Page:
Teach university or college students.
Whether you’re lecturing on the finer points of underwater basket weaving or conducting an experiment to determine how many licks it takes to get to the center of a lollipop, your days are never the same as a College Professor. The intellectual stimulation of the academic environment and the reward of guiding young minds make this position very fulfilling yet challenging. Sharing your knowledge of a particular subject fills your class time, and when your office door closes, you focus on sharing your insight with colleagues near and far through academic journal articles and papers.
What is the average salary of a University Professor?
The U.S. Bureau of Labor Statistics reports that the average salary of a University Professor was $58,830 annually as of May 2008. The lowest-paid 10 percent of all University Professors earn less than $28,870, while the highest-paid 10 percent are paid more than $121,850 per year. The middle 50 percent of all University Professors earn between $41,600 and $83,960, so chances are good that you’ll earn more than the average annual salary.
The average salary of a University Professor depends on several factors, such as the size and location of the college or university, the subject taught, and whether the institution is private or public. For example, a University Professor teaching in the health sciences field (such as nursing, medicine, or veterinary medicine) earns an average of $103,960 per year. In contrast, a University Professor teaching home economics (such as childcare, cooking, and home finances) earns an average of $69,060 annually.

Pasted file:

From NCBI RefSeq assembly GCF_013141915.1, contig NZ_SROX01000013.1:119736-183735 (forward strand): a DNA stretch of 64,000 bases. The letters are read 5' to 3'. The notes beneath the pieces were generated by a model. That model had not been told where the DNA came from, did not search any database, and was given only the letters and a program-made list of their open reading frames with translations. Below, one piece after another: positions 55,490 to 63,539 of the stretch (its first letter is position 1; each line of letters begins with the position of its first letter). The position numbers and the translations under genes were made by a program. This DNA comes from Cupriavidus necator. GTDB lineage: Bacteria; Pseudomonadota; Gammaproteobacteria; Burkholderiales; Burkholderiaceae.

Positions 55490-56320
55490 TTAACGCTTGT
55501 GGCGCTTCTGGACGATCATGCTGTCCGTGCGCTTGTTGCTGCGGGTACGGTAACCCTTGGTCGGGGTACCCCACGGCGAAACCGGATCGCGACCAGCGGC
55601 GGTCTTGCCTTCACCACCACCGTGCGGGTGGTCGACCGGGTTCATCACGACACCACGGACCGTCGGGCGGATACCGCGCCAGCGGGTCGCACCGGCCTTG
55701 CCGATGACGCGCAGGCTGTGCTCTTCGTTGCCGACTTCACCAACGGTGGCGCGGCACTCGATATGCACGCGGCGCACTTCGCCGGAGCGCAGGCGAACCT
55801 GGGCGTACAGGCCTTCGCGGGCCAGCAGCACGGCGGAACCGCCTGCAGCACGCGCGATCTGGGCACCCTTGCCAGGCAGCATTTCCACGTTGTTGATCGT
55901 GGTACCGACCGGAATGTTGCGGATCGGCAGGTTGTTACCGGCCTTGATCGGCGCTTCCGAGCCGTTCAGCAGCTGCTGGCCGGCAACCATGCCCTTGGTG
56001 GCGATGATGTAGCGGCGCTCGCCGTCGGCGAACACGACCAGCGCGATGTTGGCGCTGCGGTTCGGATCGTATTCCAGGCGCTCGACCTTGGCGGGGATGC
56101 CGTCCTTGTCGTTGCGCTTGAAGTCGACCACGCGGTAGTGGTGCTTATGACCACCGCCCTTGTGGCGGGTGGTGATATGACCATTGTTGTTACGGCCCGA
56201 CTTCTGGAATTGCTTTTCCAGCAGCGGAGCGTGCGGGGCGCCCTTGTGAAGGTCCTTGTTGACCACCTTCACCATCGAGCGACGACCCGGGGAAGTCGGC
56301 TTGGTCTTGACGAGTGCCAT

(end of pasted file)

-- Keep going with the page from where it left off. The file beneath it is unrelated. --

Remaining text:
The American Association of University Professors reports that the salary of full-time faculty at private colleges and universities average $92,257, as compared to $77,009 for those teaching at public colleges and universities. And Professors working at four-year institutions, whether private or public, earn higher salaries than those employed at two-year schools.
Are College Professor positions available?
The U.S. Bureau of Labor Statistics expects employment for College and University Professors to grow at a faster-than-average rate. The competition for tenure-track positions will continue to be stiff, making openings more widely available for part-time and non-tenure-track positions. Candidates holding a Ph.D. in their subject area will likely be the most successful applicants.